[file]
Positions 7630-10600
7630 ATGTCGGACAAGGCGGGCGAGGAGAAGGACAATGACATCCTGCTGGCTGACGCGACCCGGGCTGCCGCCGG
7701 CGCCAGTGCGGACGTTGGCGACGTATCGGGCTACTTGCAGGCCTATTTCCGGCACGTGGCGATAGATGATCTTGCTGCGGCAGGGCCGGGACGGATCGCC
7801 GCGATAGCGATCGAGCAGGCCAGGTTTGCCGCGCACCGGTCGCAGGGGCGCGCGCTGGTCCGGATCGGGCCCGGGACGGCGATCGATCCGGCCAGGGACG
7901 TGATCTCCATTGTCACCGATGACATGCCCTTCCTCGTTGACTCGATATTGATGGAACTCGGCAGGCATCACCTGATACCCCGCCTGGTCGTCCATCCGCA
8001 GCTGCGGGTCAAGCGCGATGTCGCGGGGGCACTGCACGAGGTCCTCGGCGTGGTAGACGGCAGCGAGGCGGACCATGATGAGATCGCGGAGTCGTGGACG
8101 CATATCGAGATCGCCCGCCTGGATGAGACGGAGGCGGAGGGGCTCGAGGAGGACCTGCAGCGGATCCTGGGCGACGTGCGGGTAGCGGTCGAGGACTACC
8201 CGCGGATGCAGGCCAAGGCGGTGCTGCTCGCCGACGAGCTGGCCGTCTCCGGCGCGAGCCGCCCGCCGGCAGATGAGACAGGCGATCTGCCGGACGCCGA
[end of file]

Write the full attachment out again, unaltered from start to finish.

Positions 7630-10600
7630 ATGTCGGACAAGGCGGGCGAGGAGAAGGACAATGACATCCTGCTGGCTGACGCGACCCGGGCTGCCGCCGG
7701 CGCCAGTGCGGACGTTGGCGACGTATCGGGCTACTTGCAGGCCTATTTCCGGCACGTGGCGATAGATGATCTTGCTGCGGCAGGGCCGGGACGGATCGCC
7801 GCGATAGCGATCGAGCAGGCCAGGTTTGCCGCGCACCGGTCGCAGGGGCGCGCGCTGGTCCGGATCGGGCCCGGGACGGCGATCGATCCGGCCAGGGACG
7901 TGATCTCCATTGTCACCGATGACATGCCCTTCCTCGTTGACTCGATATTGATGGAACTCGGCAGGCATCACCTGATACCCCGCCTGGTCGTCCATCCGCA
8001 GCTGCGGGTCAAGCGCGATGTCGCGGGGGCACTGCACGAGGTCCTCGGCGTGGTAGACGGCAGCGAGGCGGACCATGATGAGATCGCGGAGTCGTGGACG
8101 CATATCGAGATCGCCCGCCTGGATGAGACGGAGGCGGAGGGGCTCGAGGAGGACCTGCAGCGGATCCTGGGCGACGTGCGGGTAGCGGTCGAGGACTACC
8201 CGCGGATGCAGGCCAAGGCGGTGCTGCTCGCCGACGAGCTGGCCGTCTCCGGCGCGAGCCGCCCGCCGGCAGATGAGACAGGCGATCTGCCGGACGCCGA